Not having the faintest clue about where to buy the platform shoes they saw in rock magazines, the Zone brothers assembled their own version with a hammer and nails. They sawed wood blocks and nailed them to the bottom of boots, which they painted silver and decorated with fake jewels; after their mother taught the boys how to sew, they began frequenting fabric stores as often as record shops. Paul Zone wasn’t in his brothers’ band at this point, but he was still heavily involved with the Fast. “Making costumes was just one of the many things that I had a part in,” he said, “along with taking pictures and doing their lights and sound while they were performing, when I was about thirteen. By the time I hit high school, even in seventh and eighth grade, I was already wearing clothes that were just completely not accepted in a Brooklyn suburban neighborhood. I had platform shoes on. I was wearing satin pants.” What was it like growing up looking like that in Borough Park, a largely Italian and Hasidic Jewish working-class area of Brooklyn? “Of course, the people who would see us, slurs would come out of their mouths,” Paul said. “They would obviously just think we were some sort of flamboyant homosexual, but that never even dawned on us. It was like, ‘This is what British rock and rollers dress like!’ It wasn’t working out, believe me. The band definitely never won the battle of the bands.” But they tried. At one high school dance in 1970, the Fast played in front of a homemade backdrop of cut-out lollipops and stars, and other times they dressed a friend as Alice in Wonderland while other friends outfitted in nun costumes handed out cookies in the audience. Within a couple years, they found more likeminded people in downtown venues such as Max’s Kansas City and the Mercer Arts Center.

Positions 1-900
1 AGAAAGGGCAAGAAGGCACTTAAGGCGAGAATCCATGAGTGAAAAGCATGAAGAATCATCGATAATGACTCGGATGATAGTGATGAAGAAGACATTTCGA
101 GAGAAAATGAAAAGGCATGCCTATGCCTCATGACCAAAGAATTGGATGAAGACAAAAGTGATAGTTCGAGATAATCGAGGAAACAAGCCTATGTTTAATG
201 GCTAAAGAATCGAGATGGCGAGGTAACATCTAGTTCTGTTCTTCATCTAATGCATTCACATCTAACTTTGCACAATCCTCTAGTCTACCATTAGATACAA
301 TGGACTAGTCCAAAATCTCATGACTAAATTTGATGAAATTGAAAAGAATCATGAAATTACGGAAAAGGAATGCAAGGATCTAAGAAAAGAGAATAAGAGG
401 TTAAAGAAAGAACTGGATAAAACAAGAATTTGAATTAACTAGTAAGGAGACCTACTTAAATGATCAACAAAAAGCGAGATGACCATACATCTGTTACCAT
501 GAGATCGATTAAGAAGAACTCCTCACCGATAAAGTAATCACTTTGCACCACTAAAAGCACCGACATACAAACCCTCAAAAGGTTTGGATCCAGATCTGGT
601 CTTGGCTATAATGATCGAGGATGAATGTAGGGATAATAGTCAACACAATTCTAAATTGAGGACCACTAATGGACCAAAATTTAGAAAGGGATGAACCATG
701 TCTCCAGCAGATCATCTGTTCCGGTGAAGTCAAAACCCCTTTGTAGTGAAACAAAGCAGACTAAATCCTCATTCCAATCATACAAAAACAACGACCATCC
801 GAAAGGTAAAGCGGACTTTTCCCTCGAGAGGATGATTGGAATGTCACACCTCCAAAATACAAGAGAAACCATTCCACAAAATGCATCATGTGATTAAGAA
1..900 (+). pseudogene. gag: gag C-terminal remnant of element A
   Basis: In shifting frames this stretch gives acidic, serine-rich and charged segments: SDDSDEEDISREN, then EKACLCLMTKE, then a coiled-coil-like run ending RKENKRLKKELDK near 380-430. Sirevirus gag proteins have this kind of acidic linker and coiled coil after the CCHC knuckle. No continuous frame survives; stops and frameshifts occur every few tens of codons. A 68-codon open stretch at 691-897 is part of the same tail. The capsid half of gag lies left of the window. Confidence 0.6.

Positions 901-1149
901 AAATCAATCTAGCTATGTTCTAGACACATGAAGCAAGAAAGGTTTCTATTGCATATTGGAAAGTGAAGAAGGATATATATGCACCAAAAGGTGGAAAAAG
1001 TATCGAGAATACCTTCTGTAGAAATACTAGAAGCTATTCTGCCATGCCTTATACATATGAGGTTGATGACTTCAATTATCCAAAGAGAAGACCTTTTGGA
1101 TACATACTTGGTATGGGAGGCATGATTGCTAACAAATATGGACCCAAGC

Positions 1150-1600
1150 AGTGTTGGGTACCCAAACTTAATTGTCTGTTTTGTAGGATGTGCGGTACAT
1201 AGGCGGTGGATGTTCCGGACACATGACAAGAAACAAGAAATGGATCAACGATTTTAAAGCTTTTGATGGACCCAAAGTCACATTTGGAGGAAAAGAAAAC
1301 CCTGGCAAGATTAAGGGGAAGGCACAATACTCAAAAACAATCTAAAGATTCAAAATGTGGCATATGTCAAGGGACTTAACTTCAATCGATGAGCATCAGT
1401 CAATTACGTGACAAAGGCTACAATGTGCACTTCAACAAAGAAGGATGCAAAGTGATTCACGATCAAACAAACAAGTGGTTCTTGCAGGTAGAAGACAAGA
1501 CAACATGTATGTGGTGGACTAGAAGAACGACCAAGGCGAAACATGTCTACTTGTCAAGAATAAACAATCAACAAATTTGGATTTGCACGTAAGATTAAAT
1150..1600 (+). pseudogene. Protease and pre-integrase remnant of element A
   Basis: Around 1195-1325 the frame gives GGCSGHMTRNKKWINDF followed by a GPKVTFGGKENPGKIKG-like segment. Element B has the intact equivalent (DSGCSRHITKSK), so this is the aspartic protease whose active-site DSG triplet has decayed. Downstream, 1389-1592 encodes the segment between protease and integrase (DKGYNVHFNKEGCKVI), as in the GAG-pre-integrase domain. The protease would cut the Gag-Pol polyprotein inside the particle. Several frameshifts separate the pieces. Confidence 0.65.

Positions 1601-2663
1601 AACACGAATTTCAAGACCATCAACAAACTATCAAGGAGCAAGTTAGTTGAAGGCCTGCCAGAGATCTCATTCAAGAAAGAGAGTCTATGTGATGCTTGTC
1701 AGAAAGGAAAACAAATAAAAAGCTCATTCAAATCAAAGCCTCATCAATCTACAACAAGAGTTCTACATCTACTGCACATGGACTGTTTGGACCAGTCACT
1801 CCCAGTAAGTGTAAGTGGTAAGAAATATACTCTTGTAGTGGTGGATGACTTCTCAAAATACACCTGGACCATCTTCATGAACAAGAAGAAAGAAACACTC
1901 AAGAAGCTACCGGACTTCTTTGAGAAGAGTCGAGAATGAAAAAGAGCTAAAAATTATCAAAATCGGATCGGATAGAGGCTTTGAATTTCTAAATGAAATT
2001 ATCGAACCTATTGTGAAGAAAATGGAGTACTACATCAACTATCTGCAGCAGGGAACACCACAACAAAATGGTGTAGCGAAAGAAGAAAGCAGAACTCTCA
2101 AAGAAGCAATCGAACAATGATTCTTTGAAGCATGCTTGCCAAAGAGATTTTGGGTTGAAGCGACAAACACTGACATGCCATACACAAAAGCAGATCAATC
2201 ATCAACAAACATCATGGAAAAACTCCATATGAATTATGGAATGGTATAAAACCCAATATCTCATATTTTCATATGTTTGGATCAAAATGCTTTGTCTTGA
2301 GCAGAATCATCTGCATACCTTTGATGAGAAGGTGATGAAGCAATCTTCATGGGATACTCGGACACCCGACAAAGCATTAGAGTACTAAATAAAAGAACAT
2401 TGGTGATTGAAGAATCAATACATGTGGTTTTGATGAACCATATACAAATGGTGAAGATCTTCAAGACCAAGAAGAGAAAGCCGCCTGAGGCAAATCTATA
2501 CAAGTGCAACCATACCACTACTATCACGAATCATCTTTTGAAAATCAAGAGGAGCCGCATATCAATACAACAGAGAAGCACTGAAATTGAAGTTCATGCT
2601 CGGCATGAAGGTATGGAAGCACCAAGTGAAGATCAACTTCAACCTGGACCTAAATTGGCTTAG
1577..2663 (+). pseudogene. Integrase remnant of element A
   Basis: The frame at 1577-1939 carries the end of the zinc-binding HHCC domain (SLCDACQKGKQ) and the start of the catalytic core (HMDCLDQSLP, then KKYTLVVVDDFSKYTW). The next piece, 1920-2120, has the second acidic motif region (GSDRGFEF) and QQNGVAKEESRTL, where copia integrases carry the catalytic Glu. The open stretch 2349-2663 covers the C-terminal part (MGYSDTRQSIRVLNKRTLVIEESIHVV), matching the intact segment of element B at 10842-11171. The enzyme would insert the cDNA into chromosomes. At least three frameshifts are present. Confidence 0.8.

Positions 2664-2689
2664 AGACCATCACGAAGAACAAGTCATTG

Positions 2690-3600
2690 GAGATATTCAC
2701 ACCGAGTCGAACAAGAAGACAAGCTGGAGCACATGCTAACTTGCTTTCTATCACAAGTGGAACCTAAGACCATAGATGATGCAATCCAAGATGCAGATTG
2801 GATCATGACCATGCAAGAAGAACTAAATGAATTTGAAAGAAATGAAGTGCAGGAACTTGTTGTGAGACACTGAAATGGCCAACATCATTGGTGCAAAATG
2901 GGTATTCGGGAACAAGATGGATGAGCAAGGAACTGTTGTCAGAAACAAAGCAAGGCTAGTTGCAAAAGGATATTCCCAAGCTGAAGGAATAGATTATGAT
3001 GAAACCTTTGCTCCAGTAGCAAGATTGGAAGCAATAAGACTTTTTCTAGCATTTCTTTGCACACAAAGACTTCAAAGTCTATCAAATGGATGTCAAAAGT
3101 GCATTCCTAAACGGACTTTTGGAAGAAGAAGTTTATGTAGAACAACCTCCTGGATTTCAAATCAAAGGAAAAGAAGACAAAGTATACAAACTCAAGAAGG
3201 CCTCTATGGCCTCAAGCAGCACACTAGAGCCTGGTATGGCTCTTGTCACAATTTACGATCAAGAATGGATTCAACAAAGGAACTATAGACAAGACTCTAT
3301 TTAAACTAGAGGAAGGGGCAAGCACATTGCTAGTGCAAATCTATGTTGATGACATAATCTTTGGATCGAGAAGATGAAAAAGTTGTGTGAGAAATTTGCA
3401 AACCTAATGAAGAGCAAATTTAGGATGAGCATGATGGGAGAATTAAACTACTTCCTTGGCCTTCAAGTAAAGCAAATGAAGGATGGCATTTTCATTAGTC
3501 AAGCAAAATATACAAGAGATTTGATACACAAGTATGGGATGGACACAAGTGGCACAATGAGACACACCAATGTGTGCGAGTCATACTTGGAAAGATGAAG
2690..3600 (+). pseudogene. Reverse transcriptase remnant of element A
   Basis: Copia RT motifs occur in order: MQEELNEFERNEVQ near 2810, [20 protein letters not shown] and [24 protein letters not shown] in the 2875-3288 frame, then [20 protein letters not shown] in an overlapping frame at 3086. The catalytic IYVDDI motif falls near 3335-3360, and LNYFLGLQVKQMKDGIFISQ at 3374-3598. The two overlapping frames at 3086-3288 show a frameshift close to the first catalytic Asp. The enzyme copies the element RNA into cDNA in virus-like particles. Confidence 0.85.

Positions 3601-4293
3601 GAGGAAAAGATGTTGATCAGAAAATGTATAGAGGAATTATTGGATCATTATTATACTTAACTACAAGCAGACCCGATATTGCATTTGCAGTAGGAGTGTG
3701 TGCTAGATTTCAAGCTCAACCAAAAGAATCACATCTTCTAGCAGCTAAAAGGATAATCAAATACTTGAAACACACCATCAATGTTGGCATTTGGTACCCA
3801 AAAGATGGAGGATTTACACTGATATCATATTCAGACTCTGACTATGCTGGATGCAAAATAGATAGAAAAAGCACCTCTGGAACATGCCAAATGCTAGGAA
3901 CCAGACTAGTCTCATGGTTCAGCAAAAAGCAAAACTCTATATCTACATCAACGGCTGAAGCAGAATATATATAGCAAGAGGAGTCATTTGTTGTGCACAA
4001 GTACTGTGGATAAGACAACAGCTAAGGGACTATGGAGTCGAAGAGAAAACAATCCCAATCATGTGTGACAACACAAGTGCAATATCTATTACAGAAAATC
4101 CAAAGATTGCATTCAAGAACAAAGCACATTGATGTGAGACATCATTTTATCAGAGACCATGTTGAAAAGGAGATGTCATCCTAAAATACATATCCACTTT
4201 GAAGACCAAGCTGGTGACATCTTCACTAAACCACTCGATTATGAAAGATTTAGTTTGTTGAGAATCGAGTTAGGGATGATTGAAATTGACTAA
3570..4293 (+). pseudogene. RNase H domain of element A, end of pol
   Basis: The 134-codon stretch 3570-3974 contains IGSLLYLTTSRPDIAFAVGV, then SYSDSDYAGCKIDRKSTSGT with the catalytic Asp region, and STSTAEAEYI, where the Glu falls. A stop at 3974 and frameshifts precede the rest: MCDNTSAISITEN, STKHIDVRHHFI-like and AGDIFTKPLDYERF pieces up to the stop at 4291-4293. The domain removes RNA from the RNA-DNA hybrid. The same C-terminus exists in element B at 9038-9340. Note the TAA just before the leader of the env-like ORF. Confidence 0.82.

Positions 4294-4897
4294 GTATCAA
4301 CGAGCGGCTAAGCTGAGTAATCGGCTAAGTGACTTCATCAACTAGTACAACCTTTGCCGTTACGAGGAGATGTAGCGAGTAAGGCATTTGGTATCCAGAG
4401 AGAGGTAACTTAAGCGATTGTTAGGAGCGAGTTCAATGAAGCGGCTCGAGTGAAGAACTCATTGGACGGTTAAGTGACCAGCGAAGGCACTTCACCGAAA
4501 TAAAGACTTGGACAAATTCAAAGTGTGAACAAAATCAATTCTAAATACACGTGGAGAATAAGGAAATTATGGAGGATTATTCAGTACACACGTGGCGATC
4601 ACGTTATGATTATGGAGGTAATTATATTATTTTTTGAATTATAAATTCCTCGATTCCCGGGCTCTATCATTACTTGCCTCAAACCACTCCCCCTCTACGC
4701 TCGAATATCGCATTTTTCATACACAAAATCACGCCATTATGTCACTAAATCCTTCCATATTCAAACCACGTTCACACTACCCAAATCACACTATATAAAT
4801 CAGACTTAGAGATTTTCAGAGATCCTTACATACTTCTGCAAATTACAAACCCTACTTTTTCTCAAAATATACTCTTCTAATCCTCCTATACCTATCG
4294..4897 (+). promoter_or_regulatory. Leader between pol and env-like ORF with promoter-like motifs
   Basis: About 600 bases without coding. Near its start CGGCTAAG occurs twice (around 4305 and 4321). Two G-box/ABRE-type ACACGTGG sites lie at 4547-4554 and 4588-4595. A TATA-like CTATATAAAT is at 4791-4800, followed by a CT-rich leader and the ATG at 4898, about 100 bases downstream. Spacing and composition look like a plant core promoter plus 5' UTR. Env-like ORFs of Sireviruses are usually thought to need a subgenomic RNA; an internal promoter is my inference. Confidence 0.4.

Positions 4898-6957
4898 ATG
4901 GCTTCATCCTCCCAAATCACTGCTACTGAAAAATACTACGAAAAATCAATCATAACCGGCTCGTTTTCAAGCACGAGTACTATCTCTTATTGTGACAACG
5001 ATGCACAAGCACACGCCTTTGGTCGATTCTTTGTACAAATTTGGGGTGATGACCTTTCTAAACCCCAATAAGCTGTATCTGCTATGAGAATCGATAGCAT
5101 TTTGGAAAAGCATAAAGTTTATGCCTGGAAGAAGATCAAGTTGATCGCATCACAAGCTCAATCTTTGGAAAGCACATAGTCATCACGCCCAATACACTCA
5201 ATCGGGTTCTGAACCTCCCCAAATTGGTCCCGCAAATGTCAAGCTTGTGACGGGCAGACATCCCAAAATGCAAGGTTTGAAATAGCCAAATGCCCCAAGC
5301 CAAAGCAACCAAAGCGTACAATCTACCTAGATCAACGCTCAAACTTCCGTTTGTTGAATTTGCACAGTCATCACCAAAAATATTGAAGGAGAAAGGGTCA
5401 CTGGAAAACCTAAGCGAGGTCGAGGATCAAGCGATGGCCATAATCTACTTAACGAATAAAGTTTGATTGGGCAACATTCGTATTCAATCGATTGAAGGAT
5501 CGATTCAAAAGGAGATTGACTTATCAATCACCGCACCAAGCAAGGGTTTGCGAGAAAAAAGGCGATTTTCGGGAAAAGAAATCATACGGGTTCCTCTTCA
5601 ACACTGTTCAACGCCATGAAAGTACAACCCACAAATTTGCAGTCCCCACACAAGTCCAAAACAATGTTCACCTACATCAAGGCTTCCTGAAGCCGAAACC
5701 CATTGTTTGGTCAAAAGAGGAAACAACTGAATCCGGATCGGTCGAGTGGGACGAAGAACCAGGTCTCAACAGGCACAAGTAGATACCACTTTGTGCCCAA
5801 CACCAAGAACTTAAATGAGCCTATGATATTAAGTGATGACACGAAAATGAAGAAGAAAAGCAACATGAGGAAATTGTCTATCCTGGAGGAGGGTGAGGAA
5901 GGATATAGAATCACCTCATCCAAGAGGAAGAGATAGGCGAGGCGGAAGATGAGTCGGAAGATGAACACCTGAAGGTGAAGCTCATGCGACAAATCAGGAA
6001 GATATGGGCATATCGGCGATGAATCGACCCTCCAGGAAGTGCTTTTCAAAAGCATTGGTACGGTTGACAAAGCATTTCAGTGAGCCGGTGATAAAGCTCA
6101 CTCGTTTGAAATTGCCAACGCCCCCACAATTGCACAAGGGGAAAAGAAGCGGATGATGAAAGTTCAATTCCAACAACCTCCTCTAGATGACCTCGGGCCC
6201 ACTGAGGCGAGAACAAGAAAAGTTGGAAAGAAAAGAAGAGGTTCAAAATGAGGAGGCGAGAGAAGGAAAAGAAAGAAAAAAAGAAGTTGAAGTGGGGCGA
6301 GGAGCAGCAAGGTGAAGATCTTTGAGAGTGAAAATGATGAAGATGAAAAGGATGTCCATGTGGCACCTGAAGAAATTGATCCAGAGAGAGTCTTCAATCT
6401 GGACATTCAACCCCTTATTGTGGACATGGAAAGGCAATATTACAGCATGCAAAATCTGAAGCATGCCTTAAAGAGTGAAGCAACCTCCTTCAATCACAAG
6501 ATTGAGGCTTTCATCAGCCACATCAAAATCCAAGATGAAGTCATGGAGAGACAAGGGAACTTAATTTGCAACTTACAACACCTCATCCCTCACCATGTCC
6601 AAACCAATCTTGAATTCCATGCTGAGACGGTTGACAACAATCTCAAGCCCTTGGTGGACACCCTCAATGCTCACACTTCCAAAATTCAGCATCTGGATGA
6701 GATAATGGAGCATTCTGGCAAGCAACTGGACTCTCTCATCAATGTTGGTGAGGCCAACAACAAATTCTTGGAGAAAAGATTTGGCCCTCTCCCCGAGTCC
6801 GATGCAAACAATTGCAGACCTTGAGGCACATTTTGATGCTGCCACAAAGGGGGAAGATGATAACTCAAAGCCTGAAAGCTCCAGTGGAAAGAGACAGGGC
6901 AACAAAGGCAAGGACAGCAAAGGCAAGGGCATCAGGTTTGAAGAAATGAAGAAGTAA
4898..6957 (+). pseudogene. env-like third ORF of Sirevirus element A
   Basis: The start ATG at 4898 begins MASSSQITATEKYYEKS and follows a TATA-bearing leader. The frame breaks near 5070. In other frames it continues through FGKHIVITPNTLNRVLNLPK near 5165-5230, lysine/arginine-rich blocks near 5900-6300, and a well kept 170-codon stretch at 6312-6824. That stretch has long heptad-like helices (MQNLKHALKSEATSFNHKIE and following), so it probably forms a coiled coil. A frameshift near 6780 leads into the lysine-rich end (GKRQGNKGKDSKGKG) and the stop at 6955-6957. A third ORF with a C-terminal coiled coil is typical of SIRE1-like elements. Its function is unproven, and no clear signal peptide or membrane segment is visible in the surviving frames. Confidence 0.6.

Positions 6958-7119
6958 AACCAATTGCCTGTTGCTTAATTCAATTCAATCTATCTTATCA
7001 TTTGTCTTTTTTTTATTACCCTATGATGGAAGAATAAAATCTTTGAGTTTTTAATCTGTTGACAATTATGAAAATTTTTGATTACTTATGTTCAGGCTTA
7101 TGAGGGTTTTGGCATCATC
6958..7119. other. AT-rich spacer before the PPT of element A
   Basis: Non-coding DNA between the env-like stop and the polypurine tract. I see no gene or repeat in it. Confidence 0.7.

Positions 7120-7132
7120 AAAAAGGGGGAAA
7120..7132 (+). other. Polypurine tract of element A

From Chapter 32 of The Downtown Pop Underground — order online, or from a local independent bookstore